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    Interview with Diane Rehm – On My Mind

    This article was originally published in the April 2017 issue of Podster Magazine.


    An NPR icon for nearly four decades, Diane Rehm is back with a new podcast, leading intelligent, insightful discussions of the issues of the day.

    PODSTER: After 37 years of hosting The Diane Rehm Show on NPR, you aired your last show in December and with barely a break launched the weekly Diane Rehm: On My Mind podcast in January. You’ve had an extraordinarily acclaimed career already— what do you want to achieve with the podcast and how will the podcast differ from the radio show? 

    DIANE REHM: First, because I wanted greater freedom from the constraints of a daily two-hour program. Second, because I wanted to try something new. So many people are using podcasts as a primary form of listening these days, so I decided it was time to find out all about the approach and why it is so appealing to so many. I confess I am a total amateur but hope to bring my interviewing skills to the table. I shall also be freer to insert my own opinions more clearly into the podcast. 

    PODSTER: I’m a voracious consumer of news and have never seen the balanced, respectful, thoughtful discussions of various topics anywhere other than on The Diane Rehm Show or now on the Diane Rehm: On My Mind podcast. In your podcast on The Women’s March on Washington, for instance, you brought in a variety of voices that caused me to open up my thinking about some of the issues discussed (I marched in Austin). How do you achieve this kind of discourse? 

    DIANE: I’m so glad you felt that way as you listened. Let’s face it: There are so many views and so many subtleties of thought out there. If we open our ears and listen a bit more closely rather than trying to get our own voices out there I think we’d have a better chance of truly understanding views other than our own. You ask how? Bring together multiple voices, encourage them to engage with one another, interject when you believe you can add something, and then listen. 

    PODSTER: You mentioned in your second episode that you would be devoting an upcoming episode to right-to-die issues, which I know are close to your heart and mind after your husband’s death in 2014. What message do you want to spread about the right to die, and what changes in both laws and attitudes are you hoping to see? 

    DIANE: Here is my message, and you will hear it at the end of this week’s podcast when we do take up the right to die with dignity: If you believe that God should be the only decision-maker as to when you die, I support you 1000%. If you feel you want to have every possible treatment that modern medicine can offer to extend your life, I support you 1000%. And if you believe you should have the right to end your life with dignity, with the aid of a physician, I support you 1000%. In other words, I believe in choice, both at the beginning as well as at the end of life. And each of us as individuals should be allowed that freedom of choice. I do not condemn anyone who wants a different choice from my own. But I want my own choice.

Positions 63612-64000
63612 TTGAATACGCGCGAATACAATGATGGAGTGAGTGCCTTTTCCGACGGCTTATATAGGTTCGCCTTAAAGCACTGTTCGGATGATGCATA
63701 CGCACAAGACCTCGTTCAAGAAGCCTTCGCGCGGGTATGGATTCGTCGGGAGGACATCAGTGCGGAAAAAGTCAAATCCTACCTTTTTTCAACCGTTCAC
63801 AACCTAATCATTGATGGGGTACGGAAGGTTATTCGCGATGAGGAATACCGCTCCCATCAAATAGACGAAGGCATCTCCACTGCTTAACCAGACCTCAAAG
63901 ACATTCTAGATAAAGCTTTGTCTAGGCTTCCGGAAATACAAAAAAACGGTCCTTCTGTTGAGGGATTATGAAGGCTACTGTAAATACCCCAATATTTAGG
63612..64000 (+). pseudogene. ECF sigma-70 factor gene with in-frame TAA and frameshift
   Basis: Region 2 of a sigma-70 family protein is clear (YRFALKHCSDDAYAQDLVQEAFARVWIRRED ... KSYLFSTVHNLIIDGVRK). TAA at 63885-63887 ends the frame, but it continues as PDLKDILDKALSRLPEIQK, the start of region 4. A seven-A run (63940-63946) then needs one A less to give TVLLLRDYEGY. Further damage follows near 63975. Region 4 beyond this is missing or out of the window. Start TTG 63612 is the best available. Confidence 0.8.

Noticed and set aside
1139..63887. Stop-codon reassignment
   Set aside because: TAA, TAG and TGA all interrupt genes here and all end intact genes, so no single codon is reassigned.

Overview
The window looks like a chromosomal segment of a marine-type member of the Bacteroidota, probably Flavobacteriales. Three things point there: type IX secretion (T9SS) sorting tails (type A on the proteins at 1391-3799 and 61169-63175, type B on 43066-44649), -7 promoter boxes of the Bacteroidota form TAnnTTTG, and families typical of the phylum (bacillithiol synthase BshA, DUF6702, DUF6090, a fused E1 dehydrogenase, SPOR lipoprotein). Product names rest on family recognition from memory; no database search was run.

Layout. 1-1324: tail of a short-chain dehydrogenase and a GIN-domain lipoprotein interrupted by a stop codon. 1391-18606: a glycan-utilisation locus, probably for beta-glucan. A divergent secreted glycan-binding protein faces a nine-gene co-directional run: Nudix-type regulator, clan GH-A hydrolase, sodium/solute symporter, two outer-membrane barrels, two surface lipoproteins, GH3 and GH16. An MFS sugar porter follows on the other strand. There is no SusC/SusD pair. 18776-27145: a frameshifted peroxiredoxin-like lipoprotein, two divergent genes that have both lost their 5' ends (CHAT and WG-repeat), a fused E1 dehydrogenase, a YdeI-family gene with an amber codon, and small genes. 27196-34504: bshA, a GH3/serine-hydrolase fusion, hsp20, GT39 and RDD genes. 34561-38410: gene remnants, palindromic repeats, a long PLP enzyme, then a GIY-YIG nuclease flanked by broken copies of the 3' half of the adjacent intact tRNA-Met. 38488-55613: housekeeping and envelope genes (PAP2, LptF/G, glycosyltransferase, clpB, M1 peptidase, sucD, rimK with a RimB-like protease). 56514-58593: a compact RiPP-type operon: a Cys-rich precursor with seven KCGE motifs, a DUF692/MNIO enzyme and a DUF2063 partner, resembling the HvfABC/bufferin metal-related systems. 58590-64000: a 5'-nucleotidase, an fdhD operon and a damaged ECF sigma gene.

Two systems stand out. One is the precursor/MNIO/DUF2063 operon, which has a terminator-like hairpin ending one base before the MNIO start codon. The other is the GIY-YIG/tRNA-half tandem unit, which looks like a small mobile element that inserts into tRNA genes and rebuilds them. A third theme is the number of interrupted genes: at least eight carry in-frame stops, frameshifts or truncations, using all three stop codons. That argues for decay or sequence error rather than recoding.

PODSTER: What other topics are you interested in covering in the podcast? 

    DIANE: Anything and everything. That’s the beauty of a podcast. We’ll cover politics, science, art, and medicine, and we have the freedom to change course at the last moment and the freedom to make each podcast as long or short as the subject itself warrants. 

    PODSTER: Now that you’re doing one show a week (instead of eight or so), what do you have time to do that you didn’t previously? 

    DIANE: Actually, it was ten hours a week on the air. So what do I have time to do now? First, I can sleep until 7:00 a.m. instead of rising at 5:00 a.m. weekdays, as I did for more than 37 years. That’s a big deal for me, because if I went out in the evening and didn’t get to bed until 11:00 p.m. or so, I really was tired. Second, not only am I at work on the podcast but am also working with the development office at WAMU helping with fundraising. I’m also traveling more freely to visit good friends and to speak on my book, On My Own, which has just been published in paperback. So, all in all, the simple answer is freedom, for which I am very grateful. 

    PODSTER: If you have a handful of podcasts that you listen to regularly and would like to recommend, please do so. 

    DIANE: This part will make you laugh. Until I began this project, I had never in my life listened to a podcast! It’s all new! My listening is basically on radio, not on my iPhone (except when I’m out of town and streaming WAMU on my iPhone). So sadly, I cannot recommend any at this point. Maybe a year from now I’ll be able to answer that question.


    This article was originally published in the April 2017 issue of Podster Magazine.

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